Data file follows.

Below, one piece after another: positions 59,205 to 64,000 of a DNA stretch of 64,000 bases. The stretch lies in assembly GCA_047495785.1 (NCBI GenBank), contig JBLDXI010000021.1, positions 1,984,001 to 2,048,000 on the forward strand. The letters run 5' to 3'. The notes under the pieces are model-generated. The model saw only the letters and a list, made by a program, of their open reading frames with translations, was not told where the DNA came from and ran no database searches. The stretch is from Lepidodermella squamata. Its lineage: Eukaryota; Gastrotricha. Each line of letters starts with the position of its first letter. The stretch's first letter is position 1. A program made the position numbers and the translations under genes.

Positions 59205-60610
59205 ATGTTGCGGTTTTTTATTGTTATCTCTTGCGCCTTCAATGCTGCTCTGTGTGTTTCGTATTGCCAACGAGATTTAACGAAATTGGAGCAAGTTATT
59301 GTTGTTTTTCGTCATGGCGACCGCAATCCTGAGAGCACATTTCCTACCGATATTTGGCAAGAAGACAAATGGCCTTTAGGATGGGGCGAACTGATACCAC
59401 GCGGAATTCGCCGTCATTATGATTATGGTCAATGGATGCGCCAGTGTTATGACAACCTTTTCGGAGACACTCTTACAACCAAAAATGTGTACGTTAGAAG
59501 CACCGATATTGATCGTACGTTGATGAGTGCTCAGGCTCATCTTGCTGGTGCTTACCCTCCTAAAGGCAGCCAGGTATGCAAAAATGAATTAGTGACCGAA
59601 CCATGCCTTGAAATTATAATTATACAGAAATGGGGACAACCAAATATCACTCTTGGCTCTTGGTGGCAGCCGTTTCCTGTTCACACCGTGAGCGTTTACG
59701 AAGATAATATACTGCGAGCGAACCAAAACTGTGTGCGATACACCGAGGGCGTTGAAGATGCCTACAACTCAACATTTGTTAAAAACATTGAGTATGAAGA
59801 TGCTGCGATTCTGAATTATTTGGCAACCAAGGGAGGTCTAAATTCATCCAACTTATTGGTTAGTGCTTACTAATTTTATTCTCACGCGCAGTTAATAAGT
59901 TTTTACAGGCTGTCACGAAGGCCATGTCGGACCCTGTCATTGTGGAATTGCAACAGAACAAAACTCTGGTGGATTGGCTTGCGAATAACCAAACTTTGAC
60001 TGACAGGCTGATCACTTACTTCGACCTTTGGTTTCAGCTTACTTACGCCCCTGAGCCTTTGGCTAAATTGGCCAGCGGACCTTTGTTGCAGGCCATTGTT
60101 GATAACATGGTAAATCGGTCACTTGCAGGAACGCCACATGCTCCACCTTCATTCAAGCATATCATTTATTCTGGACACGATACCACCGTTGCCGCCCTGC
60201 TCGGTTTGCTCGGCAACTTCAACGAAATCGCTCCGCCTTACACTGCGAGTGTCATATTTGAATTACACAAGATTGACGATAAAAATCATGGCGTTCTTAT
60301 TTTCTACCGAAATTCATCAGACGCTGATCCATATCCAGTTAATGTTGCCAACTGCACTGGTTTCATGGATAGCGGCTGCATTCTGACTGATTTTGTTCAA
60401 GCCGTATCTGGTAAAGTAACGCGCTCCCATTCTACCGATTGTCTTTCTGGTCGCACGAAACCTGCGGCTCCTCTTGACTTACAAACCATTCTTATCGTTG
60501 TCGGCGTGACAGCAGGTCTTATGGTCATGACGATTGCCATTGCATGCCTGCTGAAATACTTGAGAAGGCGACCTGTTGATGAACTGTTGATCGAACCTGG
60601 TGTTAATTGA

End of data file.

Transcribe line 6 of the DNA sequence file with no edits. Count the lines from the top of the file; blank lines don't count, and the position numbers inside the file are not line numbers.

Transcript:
59501 CACCGATATTGATCGTACGTTGATGAGTGCTCAGGCTCATCTTGCTGGTGCTTACCCTCCTAAAGGCAGCCAGGTATGCAAAAATGAATTAGTGACCGAA